President Michael D Higgins has paid tribute to peace activist Betty Williams, who has died aged 76.

Ms Williams was a Nobel Laureate and one of the founders of Peace People, along with Mairead Corrigan Maguire and Ciaran McKeown.

The organisation was founded in 1976 during the Troubles as a protest movement against the violence in Northern Ireland.

Ms Williams and Ms Corrigan Maguire were awarded the Nobel Peace Prize in 1976 for their work in trying to encourage a peaceful resolution to the violence.

Ms Williams left Peace People in 1980 and emigrated to the United States in 1983. She returned to Ireland in 2004.

President Higgins said he had learned about the death of Ms Williams with "great sadness".

In a statement, he said: "Her response to the terrible loss of life, including the deaths of the three children of Annie Maguire, inspired her to found a movement for peace.

"This was a commitment she brought with her to the end in her work on conflict resolution and children's rights.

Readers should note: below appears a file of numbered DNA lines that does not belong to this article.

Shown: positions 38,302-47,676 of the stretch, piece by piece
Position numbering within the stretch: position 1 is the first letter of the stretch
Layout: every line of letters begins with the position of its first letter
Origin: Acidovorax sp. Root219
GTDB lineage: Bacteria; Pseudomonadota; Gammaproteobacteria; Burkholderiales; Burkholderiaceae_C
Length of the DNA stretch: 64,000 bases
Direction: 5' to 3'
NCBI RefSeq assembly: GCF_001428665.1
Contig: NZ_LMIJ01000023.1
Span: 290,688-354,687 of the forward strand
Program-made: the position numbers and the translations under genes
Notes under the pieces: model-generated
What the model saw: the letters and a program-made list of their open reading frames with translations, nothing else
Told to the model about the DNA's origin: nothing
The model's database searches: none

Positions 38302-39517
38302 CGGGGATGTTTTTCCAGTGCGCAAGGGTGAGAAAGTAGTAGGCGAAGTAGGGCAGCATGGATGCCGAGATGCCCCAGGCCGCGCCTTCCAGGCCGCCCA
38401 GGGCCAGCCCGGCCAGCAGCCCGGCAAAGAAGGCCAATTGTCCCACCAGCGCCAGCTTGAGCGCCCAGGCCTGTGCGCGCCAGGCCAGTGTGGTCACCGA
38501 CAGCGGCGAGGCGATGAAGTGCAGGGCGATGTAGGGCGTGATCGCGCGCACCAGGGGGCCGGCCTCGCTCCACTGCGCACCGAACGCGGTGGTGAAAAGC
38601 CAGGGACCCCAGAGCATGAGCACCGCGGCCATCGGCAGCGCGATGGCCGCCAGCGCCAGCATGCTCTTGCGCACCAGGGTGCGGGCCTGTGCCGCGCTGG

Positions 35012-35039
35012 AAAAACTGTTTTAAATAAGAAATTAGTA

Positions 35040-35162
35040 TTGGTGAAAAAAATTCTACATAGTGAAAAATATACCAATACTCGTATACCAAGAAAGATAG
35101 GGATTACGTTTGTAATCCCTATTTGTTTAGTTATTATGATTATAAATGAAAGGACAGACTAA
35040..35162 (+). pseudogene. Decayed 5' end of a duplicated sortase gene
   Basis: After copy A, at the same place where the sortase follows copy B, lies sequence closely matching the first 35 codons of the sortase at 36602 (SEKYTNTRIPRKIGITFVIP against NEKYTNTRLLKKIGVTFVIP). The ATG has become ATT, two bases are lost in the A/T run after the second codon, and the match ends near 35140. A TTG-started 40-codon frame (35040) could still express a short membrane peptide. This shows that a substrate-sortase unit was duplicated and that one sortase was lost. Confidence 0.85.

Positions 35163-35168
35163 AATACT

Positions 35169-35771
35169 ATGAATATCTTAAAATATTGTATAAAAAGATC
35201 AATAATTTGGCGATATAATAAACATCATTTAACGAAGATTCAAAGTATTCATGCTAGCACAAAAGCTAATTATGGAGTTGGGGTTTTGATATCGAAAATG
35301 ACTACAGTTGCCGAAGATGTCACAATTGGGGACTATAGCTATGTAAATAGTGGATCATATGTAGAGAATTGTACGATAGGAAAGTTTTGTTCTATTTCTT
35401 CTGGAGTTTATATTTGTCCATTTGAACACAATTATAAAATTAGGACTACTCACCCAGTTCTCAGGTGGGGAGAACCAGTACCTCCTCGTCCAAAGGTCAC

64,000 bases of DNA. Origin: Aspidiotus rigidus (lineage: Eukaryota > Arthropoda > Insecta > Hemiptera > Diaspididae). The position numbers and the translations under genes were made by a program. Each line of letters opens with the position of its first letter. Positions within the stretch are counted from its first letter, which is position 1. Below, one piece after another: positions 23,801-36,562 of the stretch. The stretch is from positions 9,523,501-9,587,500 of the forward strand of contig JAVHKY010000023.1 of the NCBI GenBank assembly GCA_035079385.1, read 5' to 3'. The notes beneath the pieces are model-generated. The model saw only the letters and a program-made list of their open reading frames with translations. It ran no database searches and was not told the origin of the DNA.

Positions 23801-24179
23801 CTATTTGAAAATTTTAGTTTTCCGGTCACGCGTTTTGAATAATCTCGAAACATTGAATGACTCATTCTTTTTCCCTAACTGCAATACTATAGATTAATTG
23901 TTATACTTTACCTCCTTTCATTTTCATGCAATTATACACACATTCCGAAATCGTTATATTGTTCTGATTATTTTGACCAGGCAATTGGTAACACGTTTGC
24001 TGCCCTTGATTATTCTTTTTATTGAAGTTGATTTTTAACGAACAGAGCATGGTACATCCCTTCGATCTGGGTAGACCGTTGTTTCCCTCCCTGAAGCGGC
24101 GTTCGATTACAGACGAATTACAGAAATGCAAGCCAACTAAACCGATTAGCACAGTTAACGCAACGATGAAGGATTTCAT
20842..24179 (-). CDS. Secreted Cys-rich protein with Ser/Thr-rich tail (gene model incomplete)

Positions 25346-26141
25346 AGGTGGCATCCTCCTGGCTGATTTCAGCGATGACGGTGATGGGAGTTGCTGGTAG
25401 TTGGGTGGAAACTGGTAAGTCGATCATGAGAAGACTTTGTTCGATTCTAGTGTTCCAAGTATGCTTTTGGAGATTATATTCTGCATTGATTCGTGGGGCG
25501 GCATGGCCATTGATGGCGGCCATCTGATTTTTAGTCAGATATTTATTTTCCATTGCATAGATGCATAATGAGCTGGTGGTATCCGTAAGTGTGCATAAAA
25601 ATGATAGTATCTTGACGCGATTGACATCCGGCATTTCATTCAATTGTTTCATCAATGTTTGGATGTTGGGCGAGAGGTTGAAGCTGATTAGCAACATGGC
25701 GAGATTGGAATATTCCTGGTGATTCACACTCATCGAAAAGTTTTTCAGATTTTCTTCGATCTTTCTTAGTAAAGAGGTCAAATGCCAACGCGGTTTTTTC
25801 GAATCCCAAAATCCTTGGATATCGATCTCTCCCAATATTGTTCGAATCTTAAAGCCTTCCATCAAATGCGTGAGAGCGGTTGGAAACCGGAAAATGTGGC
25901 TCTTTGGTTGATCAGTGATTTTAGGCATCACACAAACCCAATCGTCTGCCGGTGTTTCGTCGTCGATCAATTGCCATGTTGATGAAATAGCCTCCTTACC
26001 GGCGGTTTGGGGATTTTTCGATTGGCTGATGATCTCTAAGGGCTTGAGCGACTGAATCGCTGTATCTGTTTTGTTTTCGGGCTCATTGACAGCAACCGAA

"Working for peace became her whole life and she will be missed, not only by her relatives but by her many friends at home and abroad."

Taiseach Leo Varadkar hailed Betty Williams as a pioneering peace advocate.

"A crusader for peace and reconciliation around the world, she dedicated her life to conflict resolution, children's rights and building a better future for all," she said.

"It is hard today to fully appreciate the courage and conviction it would have taken to stand up publicly and speak out against the violence that ravaged Northern Ireland in the 1970s.

"Betty Williams never lost that fighting spirit. She will be fondly remembered for her contribution to peace."

Tánaiste Simon Coveney said Ms Williams and the Peace People organisation gave a message of hope and determination for a better future.

Ms Corrigan Maguire also said it was with "the greatest sadness" that she heard of the death of and co-worker for peace.

"Betty was a woman of great courage with a passion for peace and a love and compassion for all children," she said.

"Betty will be sadly missed but remembered lovingly by all of us who knew Betty. I felt privileged to know her as a great peace activist and friend."